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LeBron James credits '07 Spurs for his improved jump shot

The 2007 NBA Finals won’t go down as one of LeBron James’ finest moments in the NBA, but that series had a profound impact on James’ game. Over a decade later, James credits the San Antonio Spurs’ defense in that series for making him a better shooter.

James, 34, revealed that nugget following the Los Angeles Lakers’ 114-104 win over the Spurs on Monday. James dropped 33 points on San Antonio. He hit 4-7 three-point attempts, moving him to No. 18 on the all-time career 3-pointers list.

After the game, James spoke about his sharpshooting, crediting the Spurs for making him a better player, according to Dave McMenamin of ESPN.

"I just want to be able to not have any weaknesses, you know, and allow a defense to dictate what I do," James told Spectrum Sports after the game. "Because of the Spurs, in a lot of my early years, [they are] part of the reason why my jump shot is a lot better today. My first Finals appearance in '07, they went under on everything and I didn't shoot the ball, I wasn't comfortable with shooting the ball at that point in time in my career. So I give a lot of thanks to their scheme, a lot of thanks to a lot of other teams that I went against."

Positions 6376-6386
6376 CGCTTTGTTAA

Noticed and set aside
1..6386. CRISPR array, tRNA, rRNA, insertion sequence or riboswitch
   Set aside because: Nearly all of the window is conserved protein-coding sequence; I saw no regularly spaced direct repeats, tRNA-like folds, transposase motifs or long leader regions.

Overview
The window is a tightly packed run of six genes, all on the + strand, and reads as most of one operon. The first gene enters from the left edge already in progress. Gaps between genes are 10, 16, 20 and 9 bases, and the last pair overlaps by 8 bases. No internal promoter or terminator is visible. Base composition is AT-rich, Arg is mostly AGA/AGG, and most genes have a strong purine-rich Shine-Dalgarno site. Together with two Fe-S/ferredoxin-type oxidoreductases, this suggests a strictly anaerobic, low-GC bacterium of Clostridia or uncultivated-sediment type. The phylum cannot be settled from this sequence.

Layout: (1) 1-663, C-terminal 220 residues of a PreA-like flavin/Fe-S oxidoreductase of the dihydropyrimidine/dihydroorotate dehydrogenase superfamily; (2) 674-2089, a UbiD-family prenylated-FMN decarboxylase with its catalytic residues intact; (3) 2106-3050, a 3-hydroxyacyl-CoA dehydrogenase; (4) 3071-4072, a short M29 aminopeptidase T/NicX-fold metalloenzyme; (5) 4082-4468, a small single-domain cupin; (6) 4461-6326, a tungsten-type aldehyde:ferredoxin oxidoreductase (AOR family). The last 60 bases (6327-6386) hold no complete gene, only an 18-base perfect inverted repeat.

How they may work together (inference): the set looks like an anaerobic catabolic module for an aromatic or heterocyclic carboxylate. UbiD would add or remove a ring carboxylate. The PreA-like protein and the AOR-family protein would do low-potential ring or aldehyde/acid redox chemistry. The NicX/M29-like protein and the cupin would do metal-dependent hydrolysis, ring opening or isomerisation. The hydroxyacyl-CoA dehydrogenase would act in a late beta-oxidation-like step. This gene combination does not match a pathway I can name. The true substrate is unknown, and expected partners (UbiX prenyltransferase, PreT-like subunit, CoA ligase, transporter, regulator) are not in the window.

James was held in check by the Spurs in 2007. Over four games, he averaged 22 points. In the regular season, James averaged 27.3 points. Three pointers played a role in James’ struggles. He took 20 threes during the series, but only made two of them. The Spurs swept James and the Cleveland Cavaliers in four games.

Did that loss really motivate James to work harder on improving his shot? The stats suggest James is telling the truth. Prior to the 2007 NBA Finals, James shot .493 on two-point attempts and .327 from beyond the arc. Since then, James has shot .570 on two-pointers and .349 on threes. There are other factors involved in James’ improvement — like experience and supporting cast — but his story contains elements of truth.

James didn’t need the help. Prior to that series, James was already a well-regarded superstar. He may have taken that extra step forward even without extra motivation from the Spurs.

Still, that anecdote reveals quite a bit about James’ approach to the game. He didn’t sulk after a poor series, he used it as a way to improve as a player.

That trait is the reason he’s considered one of the best — if not the best — to ever play the game.

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Chris Cwik is a writer for Yahoo Sports. Have a tip? Email him at christophercwik@yahoo.com or follow him on Twitter! Follow @Chris_Cwik

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